Selkirk’s Sarah Robertson said the step-up to captain felt like a "natural" one ahead of her third Commonwealth Games.

The 28-year-old will captain her country for the first time at a major tournament in Birmingham this summer, having led Scotland during several friendly matches.

Add an Olympic bronze medal to her case for the captaincy role, and it’s easy to see why the Hampstead and Westminster midfielder was entrusted with the armband.

“We had a whole consultation process about what the future of leadership looked like in our squad,” Robertson explained.

“I was very involved in that, but I didn’t think it would be me. In the interim I took the captaincy role and I think it suited the group quite well.

“I have experienced success with the GB team so I think having that experience suited me well to the role and where we are as a squad.

“When I got the call-up it felt quite natural but also such a huge honour and huge sense of pride.”
With the Birmingham 2022 Commonwealth Games set to inspire people and communities across the country this summer, Robertson hopes sharing her story will give others motivation to get involved in sport and turn their dreams into reality.

Robertson, who only started playing hockey at the age of 13, is one of just nine players in Scotland’s 18-strong squad to have starred in a previous Commonwealth Games.

She believes that Scotland have learnt from the mistakes of previous Games and are now well-placed to launch an assault on the medal places.

“I’ve had two very different experiences of the Commonwealth Games,” she recalled.

“The first one in Glasgow as a 21-year-old totally starstruck in awe of everything and then we had 2018 in the Gold Coast, a totally unique experience in terms of by the beach on the other side of the world.

“At that time I hadn’t spent that much time with the Scotland team as I had been down south with the GB team.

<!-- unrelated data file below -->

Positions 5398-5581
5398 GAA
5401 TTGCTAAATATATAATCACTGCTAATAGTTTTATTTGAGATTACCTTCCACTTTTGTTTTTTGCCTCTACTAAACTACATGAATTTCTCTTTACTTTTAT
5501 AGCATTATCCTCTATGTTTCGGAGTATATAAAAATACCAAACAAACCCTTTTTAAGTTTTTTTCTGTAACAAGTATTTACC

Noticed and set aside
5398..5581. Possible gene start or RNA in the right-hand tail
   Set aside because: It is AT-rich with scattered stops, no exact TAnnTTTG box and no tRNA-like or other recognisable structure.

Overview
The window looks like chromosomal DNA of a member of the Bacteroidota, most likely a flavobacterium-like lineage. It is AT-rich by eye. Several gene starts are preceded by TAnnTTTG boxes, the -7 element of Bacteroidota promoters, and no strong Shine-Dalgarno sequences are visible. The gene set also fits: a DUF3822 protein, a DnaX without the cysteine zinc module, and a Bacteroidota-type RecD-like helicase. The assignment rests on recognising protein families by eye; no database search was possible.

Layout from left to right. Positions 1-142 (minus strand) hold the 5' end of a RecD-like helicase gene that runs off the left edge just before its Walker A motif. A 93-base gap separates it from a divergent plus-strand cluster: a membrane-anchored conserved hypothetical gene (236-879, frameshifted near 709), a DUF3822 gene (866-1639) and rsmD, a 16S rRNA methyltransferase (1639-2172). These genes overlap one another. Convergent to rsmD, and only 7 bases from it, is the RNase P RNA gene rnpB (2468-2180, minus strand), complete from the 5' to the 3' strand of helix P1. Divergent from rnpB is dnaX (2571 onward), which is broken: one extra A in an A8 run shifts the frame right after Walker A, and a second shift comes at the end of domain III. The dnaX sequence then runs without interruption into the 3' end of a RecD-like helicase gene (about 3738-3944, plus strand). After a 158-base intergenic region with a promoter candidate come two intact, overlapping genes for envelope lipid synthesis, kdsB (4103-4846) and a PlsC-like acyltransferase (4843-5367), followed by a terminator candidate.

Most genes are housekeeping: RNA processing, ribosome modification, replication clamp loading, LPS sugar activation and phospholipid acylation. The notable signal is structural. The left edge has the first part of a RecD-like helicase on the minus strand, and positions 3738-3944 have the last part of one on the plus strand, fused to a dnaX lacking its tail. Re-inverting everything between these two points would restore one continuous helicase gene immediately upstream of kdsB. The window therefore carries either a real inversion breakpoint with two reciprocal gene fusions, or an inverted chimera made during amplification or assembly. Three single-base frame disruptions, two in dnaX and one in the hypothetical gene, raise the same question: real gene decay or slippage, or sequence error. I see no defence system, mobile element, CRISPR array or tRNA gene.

“Now it’s completely different, I’m the captain and I have spent a lot of time with Team Scotland. It's definitely the one I’m most prepared for, we’ve spent the most time together as a group and it is a home from home.”

This summer, Team Scotland, supported by funding raised by National Lottery players, will compromise of over 250 athletes, and having secured her place on the squad, Robertson is looking for medal success.

It is absolutely a home Games for Robertson’s Team GB colleagues, who she will cross paths with during her stay in the midlands.

But much to her relief, Scotland will avoid both England and Wales during the group stages, with the pair instead drawn together in Pool A.

“It’s a really weird and bizarre environment,” Robertson added.

“Ninety percent of the time those girls are my teammates. They know how passionate I am to be Scottish. There’s also a weird sense that both countries support each other, until you meet, you want each other to do well.

“There are no hard feelings off the pitch, but we definitely play full out in it. It’s classic Scotland against England.”

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